Alistair Carmichael, Scottish spokesman for the Liberal 
Democrats, revealed he had received a letter from Mervyn 
King, Governor of the Bank of England, confirming that at 
present there was no requirement for shopkeepers and 
businesses to accept Scottish banknotes.

"Mervyn King has confirmed that Scottish banknotes exist 
in a kind of legal limbo," said Mr Carmichael. "It is ironic 
that many shops and businesses in London have signs indicating 
that they will accept euros but at the same time continue to 
refuse Scottish banknotes."

The Orkney and Shetland MP added: "We live in a country where 
both the Prime Minister and the Chancellor of the Exchequer 
are Scottish. Scots in England have no legal recourse whatsoever 
when their banknotes are refused, leading to embarrassment and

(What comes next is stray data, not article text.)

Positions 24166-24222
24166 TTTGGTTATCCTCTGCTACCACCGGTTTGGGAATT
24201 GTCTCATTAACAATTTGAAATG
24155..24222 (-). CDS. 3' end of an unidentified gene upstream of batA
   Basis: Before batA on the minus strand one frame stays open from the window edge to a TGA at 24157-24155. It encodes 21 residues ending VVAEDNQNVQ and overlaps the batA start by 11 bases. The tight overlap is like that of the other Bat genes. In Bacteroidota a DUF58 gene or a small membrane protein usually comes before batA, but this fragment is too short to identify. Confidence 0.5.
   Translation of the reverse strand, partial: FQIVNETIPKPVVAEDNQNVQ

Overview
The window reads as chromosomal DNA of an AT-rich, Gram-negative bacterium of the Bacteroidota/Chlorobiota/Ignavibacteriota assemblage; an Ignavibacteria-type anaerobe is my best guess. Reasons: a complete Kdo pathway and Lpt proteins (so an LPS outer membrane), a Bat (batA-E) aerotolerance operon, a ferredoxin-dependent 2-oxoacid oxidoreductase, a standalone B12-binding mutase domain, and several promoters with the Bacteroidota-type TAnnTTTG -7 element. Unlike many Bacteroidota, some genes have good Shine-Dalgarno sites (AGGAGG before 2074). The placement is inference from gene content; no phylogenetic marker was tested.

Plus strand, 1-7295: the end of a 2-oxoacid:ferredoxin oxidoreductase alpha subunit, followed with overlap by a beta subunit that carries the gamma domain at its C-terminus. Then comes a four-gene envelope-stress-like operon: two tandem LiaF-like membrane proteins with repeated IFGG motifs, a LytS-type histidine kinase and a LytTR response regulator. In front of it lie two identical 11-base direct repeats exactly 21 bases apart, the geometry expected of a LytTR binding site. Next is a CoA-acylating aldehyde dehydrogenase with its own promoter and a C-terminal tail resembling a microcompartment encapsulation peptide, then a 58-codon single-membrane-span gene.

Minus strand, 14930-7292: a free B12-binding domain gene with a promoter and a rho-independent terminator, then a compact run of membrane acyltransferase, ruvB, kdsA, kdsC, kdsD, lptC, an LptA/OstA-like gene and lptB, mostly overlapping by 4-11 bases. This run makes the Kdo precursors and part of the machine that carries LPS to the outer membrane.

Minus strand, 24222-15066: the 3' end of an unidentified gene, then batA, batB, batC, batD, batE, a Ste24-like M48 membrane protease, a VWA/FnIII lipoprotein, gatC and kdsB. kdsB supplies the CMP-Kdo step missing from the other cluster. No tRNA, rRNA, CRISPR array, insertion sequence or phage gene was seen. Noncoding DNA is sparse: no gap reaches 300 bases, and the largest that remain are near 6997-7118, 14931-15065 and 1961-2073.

irritation. This situation is the result of historic accident 
and it is now time to address it."

To read the complete article, see:

Dick Johnson writes: "In a New Year's message to the officers 
of the U.S. Mint, a Jacksonville Florida man wrote in his 
local newspaper the following:
This is a New Year's resolution for the officials of the 
U.S. Mint: 

We resolve that we will no longer waste the taxpayers' 
money and the U.S. Mint's resources by issuing commemorative 
$1 coins. 

We will realize that, like soccer and the metric system, 
dollar coins will never truly catch on in America. 

We agree to agree on their utter impracticality, as vending 
machines don't accept them, retailers and banks loathe them, 
and even fanatic coin collectors know they will always be 
worth no more than their face value. 

We will come to the resolution that most of these dollar 
coins just end up as hokey Christmas gifts, forgotten in 
the bottoms of sock drawers and children's penny jars.